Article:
But generally, it's as simple as it sounds. Pour water into the basin and measure the amount by sticking a ruler in. Once it's at the desired height, leave it alone until its frozen, then come back and repeat the process. You'll want to obviously use cold water, as that will expedite the freezing process. Also, it helps to have the outside temperature be below 20 degrees F with no (or minimal) wind. You want the water to stand still when it freezes; wind creates ripples and, depending on the temperature, could create an uneven final surface. If it is excessively windy, you can drape another piece of plastic over the basin to help shield the water. This will slow down the freezing process, though, and you don't want to do that when the sun is still out, as it will greenhouse and might prevent the water from freezing altogether.
NOTE: Be really diligent about checking the corners of the table (from underneath)! At any sign of warping, you'll need to reinforce.
Here are some ideas to get creative with the table; they make for really awesome effects afterwards!
Dye your water As you can see from some of the pictures, my ice top was a lovely shade of cloudy cobalt. You can get really nice effects if you make each layer a different color, too.
Add the icicle lights This was an idea I really wanted to execute, but didn't have the time to really fool around with it to make it work. I'm not even sure the specs on those lights are up to the task, but what you might do is freeze those lights into the final layer on the ice. That way the table glows! The ice should be thick enough so that the heat put off by the lights doesn't melt the surrounding ice too much, and you should make sure that if you have to freeze a connecting plug in the layer that you insulate it so that water can't get in the connection (which might short something). Also, don't have them plugged in when you put them in the water for initial freezing!! Like I said before, check the specs on the lights to see if they can withstand that before trying.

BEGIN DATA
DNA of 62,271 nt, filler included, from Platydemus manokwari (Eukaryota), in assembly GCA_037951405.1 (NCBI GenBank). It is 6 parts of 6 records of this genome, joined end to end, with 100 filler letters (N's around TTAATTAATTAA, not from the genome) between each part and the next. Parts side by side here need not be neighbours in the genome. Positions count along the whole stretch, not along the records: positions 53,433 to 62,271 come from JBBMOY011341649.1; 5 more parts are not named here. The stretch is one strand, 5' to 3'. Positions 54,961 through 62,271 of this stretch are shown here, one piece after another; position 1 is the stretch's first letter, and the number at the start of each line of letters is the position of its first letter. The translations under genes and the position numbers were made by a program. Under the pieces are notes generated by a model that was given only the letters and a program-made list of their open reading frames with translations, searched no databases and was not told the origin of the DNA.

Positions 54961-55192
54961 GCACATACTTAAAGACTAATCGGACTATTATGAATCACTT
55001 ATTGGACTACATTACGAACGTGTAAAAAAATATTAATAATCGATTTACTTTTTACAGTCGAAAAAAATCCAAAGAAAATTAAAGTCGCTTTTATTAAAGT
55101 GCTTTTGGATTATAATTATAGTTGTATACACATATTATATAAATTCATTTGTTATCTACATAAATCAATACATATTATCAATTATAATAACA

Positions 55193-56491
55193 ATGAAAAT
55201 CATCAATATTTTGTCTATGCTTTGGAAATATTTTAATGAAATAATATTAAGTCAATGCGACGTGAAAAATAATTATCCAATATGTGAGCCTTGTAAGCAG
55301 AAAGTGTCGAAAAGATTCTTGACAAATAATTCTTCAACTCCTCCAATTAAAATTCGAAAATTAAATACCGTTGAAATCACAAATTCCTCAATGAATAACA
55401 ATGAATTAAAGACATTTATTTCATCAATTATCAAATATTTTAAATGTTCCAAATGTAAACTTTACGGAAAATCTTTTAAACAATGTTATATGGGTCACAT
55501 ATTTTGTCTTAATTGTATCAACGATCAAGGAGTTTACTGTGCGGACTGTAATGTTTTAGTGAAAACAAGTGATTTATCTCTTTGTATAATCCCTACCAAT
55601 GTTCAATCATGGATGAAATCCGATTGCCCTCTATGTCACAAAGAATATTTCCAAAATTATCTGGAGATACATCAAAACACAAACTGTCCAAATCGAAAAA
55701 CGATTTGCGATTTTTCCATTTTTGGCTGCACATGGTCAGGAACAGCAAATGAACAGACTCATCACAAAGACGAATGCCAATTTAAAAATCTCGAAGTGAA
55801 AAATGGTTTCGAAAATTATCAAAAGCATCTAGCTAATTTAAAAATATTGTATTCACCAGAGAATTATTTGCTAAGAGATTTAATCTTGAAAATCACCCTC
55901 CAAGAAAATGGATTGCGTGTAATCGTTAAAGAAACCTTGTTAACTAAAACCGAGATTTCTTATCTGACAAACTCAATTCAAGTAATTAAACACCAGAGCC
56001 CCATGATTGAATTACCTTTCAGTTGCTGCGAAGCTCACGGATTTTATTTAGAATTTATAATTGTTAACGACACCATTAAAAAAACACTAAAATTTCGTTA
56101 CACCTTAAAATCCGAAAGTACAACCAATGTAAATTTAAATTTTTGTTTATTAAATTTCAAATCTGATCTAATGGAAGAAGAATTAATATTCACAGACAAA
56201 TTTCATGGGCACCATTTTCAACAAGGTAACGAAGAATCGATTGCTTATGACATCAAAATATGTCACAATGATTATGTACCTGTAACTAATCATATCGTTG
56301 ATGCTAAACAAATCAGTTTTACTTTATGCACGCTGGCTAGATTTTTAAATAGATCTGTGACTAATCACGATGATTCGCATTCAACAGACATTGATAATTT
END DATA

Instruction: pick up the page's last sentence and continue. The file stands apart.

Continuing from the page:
Add custom logos You can freeze cut-out posterboard into the final layer as well for some nice custom branding.
Any other ideas? Post some comments!
Now that we've waited a day or two for the ice to freeze, it's time to transfer it over to the snow base...
Step 5: Assembling the Table
Before I continue, I must confess that my initial attempt to move this behemoth resulted in a nice, clean break right down the middle of the table. Yup, it cracked on me. Which might have worked out, in my particular case, for the better; the crack was clean enough that we could piece it back together, after moving each piece individually, almost seamlessly. In some of the pictures I took you can barely tell that it's cracked!
I'm not, however, going to suggest that you intentionally crack your table, because there's no way to guarantee a clean break. So, unless you know how to cut ice (I don't) and have the appropriate tools (I don't even know what they are, but I already know I don't have them anyway), then don't even think about intentionally breaking it.
So, how to move it? Well, I've obviously thought a lot about why my attempt broke it, and I've come up with a reasonably good explanation, even though my theory about how I would do it were I to build it again is pretty much the same.
The first thing that went wrong in my case was that my MDF board warped when freezing the layers. This resulted in thicker corners, which put more weight on the ends of the ice slab than in the middle. This, in turn, demanded that more manpower be delegated to the ends of the table (because that's where more of the weight was coming from), which in turn placed stress on the center part of the table (even though it was being supported by people as well), which caused the crack. Had we anticipated that and put more people in the center of the slab, I believe it still would have cracked, because the ends of the slab would pull down respectively, putting reverse pressure on the center of the slab...and cracking it. In fact, it would've been worse to do that latter approach, because those ends would have likely fallen to the ground and possibly broken into even more pieces; at least, with most people on the ends, we were able to catch the broken halves and transport them without any further damage.